You could also use -m0  to set the reserved blocks to zero.

Note that ext3 is not recommended for large volumes. XFS is better suited for that purpose.

Further reading:

RedHat Knowledgebase  Article



Compiling BLACS with OpenMPI and GCC on RHEL 5 / CentOS 5

Wednesday, March 12th, 2008

I had some problems compiling BLACS with OpenMPI and GCC on RHEL 5 / CentOS 5. So, here is how I got it to compile and pass the tests successfully:

OpenMPI: 1.2.5

BLACS: 1.1 with MPIBLACS Patch 03 (Feb 24, 2000)

GCC: 4.1.2

F77 = gfortran

F90 = gfortran

CC = gcc

CXX = g++

Bmake file used: BMAKES/Bmake.MPI-LINUX

Changes made to Bmake:


#  ————————————-
#  Name and location of the MPI library.
#  ————————————-
MPIdir = /home/test/openmpi-install/
MPIINCdir = $(MPIdir)/include






#=========================== SECTION 3: COMPILERS ============================
#  The following macros specify compilers, linker/loaders, the archiver,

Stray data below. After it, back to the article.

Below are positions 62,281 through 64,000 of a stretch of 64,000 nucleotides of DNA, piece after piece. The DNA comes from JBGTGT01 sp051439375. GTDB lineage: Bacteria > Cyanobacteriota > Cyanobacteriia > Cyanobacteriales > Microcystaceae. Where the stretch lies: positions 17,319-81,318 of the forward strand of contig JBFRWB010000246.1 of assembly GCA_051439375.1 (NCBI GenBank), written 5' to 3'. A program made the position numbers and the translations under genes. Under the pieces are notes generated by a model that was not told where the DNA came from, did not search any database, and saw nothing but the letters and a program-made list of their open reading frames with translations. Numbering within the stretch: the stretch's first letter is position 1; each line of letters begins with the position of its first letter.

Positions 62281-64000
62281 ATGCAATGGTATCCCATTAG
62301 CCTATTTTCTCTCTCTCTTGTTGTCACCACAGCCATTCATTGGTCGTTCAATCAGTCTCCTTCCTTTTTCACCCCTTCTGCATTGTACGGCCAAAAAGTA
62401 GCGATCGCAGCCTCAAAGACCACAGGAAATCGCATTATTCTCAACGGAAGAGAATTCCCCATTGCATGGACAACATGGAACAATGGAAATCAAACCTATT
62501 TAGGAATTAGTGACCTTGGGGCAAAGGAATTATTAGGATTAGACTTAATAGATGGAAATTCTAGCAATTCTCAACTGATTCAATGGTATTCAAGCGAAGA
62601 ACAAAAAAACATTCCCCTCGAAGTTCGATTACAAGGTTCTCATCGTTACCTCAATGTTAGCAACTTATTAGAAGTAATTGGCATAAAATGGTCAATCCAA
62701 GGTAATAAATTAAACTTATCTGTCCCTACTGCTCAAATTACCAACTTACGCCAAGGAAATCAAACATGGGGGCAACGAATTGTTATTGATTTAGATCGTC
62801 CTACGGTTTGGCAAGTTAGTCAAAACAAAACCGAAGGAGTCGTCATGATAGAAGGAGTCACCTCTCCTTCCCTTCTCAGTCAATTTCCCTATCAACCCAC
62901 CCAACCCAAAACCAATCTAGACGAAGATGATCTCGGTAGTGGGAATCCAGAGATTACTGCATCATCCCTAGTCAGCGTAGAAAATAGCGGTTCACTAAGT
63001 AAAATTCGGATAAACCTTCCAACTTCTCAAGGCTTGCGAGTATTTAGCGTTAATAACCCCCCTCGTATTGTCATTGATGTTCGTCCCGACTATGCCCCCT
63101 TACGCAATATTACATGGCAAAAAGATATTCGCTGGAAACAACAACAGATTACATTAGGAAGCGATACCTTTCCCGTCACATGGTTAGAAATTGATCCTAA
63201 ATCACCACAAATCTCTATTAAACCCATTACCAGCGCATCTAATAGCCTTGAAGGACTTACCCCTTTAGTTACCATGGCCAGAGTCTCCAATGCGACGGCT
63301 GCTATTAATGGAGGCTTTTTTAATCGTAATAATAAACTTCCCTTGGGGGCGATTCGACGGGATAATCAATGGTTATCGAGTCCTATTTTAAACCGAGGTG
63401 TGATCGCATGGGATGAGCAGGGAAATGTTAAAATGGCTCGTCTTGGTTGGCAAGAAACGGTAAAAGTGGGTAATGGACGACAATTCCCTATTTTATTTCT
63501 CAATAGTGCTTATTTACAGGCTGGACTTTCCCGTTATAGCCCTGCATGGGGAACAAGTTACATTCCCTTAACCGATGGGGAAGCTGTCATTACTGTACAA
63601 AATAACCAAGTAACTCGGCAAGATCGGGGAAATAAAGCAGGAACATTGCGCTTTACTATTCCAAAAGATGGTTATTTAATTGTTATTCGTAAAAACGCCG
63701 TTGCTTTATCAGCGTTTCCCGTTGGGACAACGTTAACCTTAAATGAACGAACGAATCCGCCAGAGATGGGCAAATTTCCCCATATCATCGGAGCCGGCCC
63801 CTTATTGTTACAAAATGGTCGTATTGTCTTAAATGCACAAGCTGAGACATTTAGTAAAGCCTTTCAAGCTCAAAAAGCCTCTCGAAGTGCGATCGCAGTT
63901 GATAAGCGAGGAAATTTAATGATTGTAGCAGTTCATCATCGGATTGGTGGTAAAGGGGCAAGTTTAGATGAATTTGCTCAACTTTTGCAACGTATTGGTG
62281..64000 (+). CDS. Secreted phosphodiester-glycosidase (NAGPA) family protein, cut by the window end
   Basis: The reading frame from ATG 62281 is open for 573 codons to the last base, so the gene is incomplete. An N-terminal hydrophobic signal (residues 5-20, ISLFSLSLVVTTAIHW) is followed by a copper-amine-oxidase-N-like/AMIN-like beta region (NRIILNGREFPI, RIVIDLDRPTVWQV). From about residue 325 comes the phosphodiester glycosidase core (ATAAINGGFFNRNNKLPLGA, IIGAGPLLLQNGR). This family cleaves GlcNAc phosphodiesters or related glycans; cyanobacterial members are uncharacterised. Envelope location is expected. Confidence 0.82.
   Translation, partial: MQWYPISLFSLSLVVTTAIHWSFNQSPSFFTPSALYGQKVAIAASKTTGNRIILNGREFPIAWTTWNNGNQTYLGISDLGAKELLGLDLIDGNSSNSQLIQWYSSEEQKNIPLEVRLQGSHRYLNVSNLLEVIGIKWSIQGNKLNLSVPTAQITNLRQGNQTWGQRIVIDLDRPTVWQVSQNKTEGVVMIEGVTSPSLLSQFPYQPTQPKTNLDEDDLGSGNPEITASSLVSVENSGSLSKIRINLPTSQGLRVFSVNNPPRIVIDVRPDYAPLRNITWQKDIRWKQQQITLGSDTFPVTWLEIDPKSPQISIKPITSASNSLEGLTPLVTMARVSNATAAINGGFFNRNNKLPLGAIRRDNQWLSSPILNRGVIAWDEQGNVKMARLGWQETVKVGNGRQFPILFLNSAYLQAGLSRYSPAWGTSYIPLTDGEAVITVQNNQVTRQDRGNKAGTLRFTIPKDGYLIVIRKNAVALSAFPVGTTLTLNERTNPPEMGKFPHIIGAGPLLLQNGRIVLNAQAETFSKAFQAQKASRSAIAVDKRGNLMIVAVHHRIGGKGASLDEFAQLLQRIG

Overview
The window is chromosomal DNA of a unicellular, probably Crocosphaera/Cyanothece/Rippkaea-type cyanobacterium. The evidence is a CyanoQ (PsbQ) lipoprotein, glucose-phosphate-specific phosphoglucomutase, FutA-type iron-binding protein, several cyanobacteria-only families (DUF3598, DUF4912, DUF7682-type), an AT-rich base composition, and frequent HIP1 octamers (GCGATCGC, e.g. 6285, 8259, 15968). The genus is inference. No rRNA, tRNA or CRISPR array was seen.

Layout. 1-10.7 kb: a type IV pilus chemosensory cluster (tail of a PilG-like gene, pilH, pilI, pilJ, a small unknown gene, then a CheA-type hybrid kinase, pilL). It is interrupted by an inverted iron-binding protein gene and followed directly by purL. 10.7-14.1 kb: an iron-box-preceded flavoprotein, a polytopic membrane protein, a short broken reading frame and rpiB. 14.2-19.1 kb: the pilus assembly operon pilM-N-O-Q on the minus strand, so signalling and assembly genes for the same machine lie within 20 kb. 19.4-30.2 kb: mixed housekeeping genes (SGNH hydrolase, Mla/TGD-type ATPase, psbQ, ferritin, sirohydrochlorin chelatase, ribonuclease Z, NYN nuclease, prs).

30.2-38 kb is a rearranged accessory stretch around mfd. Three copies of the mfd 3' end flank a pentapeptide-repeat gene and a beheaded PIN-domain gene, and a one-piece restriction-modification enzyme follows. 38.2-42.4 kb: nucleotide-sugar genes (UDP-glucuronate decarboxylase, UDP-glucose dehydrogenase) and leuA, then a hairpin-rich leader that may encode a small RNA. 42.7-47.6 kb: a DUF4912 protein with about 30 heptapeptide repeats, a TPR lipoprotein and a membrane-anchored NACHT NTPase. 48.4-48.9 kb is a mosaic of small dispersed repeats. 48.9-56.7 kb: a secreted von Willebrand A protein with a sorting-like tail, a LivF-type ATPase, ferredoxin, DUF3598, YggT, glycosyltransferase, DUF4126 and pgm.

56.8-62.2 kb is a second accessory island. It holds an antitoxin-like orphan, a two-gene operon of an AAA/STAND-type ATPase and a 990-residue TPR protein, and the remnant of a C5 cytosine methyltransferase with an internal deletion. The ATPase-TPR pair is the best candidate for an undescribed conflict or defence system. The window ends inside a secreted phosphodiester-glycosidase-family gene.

#  and their options.  Some of the fortran files need to be compiled with no
#  optimization.  This is the F77NO_OPTFLAG.  The usage of the remaining
#  macros should be obvious from the names.
F77            = $(MPIdir)/bin/mpif77
F77FLAGS       = $(F77NO_OPTFLAGS) -O3 -mtune=amdfam10 -march=amdfam10
F77LOADER      = $(F77)
CC             = $(MPIdir)/bin/mpicc
CCFLAGS        = -O3 -mtune=amdfam10 -march=amdfam10
CCLOADER       = $(CC)
Of special importance are the flags:



If INTFACE is not set correctly, make tester will fail with following messages: